There is something fascinating about watching someone do what they were seemingly born to do. Tiger Woods was born to swing a golf club. Jimi Hendrix was destined to wrap his fingers around a guitar. Jacob Leezak is a man who was born to be with dogs.
Jacob rehabilitates dogs at the Canine Behaviour Expert Dog Psychology Centre, just outside of Sydney. The Centre is a canine paradise, sitting on acres of fields, filled with long grass and ponds for the dogs to play in. Before coming to Jacob, some of these “problem dogs” have been left to die at shelters, while others have simply become too much for their owners to control. Some of the dogs live at the centre permanently, some stay temporarily. He specialises in pit bulls, but there are all sorts of breeds in his pack. And that’s how he refers to his dogs; “My pack.”
In order to get to know Jacob and his pack, Director Eryn Wilson went and stayed with them for days on end, including one stretch where he spent four nights sleeping on a couch with a pit bull. Wilson manages to convey that sense of closeness in the film. He makes you feel like a member of Jacob’s pack by often placing the camera in amongst the various dogs, jostling for position, vying for Jacob’s attention. It’s from here we get to see Jacob work his magic. He always exudes a sense of calm authority, but even as he literally whispers to his dogs, he tells us that he hates the term “dog whisperer”. He’s not here to control or manipulate the dogs. He’s here to help them heal.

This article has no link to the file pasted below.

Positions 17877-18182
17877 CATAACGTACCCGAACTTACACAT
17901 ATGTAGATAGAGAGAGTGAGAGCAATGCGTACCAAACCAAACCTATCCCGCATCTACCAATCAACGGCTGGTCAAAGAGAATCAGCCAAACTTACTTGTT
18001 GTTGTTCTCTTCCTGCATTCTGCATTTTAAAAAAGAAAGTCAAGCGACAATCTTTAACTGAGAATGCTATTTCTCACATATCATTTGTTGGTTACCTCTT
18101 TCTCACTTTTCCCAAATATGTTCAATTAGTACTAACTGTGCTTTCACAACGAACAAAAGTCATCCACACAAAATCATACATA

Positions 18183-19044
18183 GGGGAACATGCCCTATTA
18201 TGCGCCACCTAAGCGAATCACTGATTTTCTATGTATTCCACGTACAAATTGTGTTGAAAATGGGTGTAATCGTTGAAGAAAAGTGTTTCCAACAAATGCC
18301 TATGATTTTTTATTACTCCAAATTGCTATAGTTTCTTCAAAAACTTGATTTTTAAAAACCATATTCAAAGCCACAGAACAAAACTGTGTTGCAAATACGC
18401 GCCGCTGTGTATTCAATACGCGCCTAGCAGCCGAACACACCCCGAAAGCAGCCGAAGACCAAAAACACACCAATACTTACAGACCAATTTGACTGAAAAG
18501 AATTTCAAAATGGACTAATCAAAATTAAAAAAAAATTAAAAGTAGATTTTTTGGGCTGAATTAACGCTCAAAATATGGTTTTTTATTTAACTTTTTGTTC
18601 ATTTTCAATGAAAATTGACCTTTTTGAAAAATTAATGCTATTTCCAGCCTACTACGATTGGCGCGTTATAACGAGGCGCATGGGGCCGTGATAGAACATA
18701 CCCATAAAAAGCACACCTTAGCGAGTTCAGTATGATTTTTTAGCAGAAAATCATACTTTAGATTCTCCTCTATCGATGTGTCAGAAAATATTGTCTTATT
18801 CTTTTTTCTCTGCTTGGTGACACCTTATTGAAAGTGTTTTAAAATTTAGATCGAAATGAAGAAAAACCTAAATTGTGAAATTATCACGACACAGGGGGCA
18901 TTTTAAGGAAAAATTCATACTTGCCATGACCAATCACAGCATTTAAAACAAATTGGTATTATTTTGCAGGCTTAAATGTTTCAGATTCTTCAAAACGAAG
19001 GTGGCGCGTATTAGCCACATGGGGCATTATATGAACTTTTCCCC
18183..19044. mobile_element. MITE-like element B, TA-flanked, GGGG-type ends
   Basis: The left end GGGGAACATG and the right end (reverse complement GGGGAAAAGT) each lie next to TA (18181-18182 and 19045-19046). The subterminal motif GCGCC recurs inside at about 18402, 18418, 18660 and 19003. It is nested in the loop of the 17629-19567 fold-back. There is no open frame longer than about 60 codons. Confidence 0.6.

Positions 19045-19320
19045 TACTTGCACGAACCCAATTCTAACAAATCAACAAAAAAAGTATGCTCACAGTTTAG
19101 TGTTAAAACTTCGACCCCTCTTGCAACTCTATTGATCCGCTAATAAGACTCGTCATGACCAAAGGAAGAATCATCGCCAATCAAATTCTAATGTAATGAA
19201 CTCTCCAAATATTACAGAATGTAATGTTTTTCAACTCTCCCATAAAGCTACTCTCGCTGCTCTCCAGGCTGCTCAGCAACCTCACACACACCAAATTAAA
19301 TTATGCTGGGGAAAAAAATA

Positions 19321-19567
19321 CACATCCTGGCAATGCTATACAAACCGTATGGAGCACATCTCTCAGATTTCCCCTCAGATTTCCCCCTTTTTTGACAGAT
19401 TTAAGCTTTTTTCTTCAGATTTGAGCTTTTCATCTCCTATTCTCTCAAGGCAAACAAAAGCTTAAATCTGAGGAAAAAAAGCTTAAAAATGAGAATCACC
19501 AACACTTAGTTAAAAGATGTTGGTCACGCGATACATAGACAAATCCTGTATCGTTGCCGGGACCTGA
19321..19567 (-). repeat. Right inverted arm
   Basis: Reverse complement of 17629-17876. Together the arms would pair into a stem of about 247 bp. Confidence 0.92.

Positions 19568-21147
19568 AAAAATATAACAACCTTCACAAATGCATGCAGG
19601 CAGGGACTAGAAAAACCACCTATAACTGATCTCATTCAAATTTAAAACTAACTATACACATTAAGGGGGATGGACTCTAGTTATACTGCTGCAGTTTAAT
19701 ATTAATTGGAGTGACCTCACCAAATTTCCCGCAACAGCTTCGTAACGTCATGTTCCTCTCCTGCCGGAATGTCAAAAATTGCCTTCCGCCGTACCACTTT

And Jacob knows a thing or two about healing. Much like their dogs, Jacob and his wife Jennah have had to deal with the damaging effects of society themselves. Jacob is a former soldier who served in multiple war zones for the Australian military, while Jennah has lived a life of abuse and hardship from a very young age. Jacob and Jennah’s personal traumas undoubtedly feed into their dedication to healing the damaged members of their pack.
As a dog owner myself, I learnt a lot about my dogs just from watching this film. Realising all the mistakes I’d been making over the years. However, there’s more to glean from the film than just dog care strategies. This simple but subtle film made me think about not only how we treat our canine companions, but how we treat each other. How we deal with the “problem dogs” in our society, often resorting to simple, easy punishment instead of tackling the harder process of healing and compassion.
I think we could all learn a lot from Jacob and his pack.
Click here to rent Dog’s Best Friend for $15.99 and watch online.